Basic Cricket Rules For Beginners
The basic cricket rules for beginners is very much like baseball. It's a team game where each side tries to score runs against the other. The fielding team is made up of eleven players and the batting team goes up with two players. These basic cricket rules for beginners highlight the aspects of bowling, runs, extras, getting outs and the role of the officials.
- Bowling. This the basic cricket rules for beginners goes over the responsibilities of the bowler. The bowler is a member of the field team that bowls the ball to the opposite team's striker. The bowler stands a good distance from the wicket. The ball is in play the moment the bowler begins a run up. The ball is dead after either the striker misses it or the runs are completed. The ball is returned to the bowler when it's dead. Anyone from the field team can bowl. Each bowler can bowl six balls to achieve one over. Bowler's are not allowed to bowl consecutive overs. A bowler cannot change out until the completion of the over.
- Runs. Runs are accomplished in this one of the basic cricket rules for beginners whenever a batsman strikes the ball that was bowled. The batsman runs between the popping creases and crosses over in between them. There are two batsmen. One is a striker and one is a non-striker. A run is scored when both batsmen reach the opposite crease. They can then immediately return to score another run. A batsman can hit the ball and still choose not to run. Batsmen run with their bats. They touch the ground just outside of the crease with their bats when they are turning to score another run. The striker and non striker roles are switched once the batsman has scored.
- Extras. This one of the basic cricket rules for beginners covers the difference between scores achieved by the batsman and other means. The final score is equal to the sum of what the batsman actually hit and the extras. An example of an extra that can be achieved is when the bowler oversteps the popping crease. The front of the bowler's foot should be behind the crease. A no ball is called when this happens. The batsman will automatically score one run, but more is possible if the batsman decides to play the no ball. A batsman can also score an extra that's called a bye. The batsman can miss the ball, but if the wicket keeper doesn't retrieve it, the batsman can play and take runs.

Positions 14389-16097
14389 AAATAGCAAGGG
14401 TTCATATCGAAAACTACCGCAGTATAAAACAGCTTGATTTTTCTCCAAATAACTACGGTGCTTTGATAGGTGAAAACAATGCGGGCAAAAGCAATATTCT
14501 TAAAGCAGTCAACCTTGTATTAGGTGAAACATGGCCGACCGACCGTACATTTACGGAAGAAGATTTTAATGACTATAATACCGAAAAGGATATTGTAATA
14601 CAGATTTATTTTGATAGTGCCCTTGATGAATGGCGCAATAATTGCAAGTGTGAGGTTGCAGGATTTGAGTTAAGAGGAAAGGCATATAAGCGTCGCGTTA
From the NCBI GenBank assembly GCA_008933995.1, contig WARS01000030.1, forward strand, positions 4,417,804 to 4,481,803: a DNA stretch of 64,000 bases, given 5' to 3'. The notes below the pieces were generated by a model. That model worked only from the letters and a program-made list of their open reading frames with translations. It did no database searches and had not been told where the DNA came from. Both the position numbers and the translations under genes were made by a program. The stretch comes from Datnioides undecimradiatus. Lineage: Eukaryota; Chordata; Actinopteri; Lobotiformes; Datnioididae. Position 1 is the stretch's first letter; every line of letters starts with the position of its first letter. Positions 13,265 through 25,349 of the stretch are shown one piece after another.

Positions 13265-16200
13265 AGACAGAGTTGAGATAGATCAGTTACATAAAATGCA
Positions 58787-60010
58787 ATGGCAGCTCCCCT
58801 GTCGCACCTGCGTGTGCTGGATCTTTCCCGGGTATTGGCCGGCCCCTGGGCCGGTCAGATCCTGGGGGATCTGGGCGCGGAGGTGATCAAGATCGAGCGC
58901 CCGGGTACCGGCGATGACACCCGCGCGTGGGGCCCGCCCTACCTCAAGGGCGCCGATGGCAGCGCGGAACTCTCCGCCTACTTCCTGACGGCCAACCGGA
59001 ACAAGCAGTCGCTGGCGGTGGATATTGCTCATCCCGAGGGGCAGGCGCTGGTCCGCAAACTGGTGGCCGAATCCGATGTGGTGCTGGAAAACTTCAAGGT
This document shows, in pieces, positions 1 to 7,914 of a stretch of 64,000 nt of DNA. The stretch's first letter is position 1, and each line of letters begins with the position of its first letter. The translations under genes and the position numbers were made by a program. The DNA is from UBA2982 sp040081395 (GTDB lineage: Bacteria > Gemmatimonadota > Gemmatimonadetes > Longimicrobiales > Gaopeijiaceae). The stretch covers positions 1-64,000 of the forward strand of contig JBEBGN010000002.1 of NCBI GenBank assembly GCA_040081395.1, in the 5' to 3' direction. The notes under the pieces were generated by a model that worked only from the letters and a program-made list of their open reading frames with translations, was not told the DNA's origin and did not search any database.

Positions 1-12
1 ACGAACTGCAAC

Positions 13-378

- Outs. This one of the basic cricket rules for beginners highlights the different ways a wicket can be taken. Straight out catching the hit ball in the field will mean the batsman is out. It's also considered an out if the batsman misses the ball that was bowled and it hits, and breaks, the wicket. The batsman is only out if the ball actually breaks the wicket. Another example of an out is when the batsman accidentally breaks the wicket when trying to swing or even by extraneous clothing. Anything that breaks the wicket on the part of the batsman is an out.
- Officials. There are two umpires that officiate the game. According to this one of the basic cricket rules for beginners, an umpire stands behind the wicket of the non-striker and one is placed in line with the popping crease. They switch places at the over. The umpire always rules for the batsman if there is doubt. No disrespect towards the umpire, or the other players, is allowed. This kind of behavior will be penalized severely.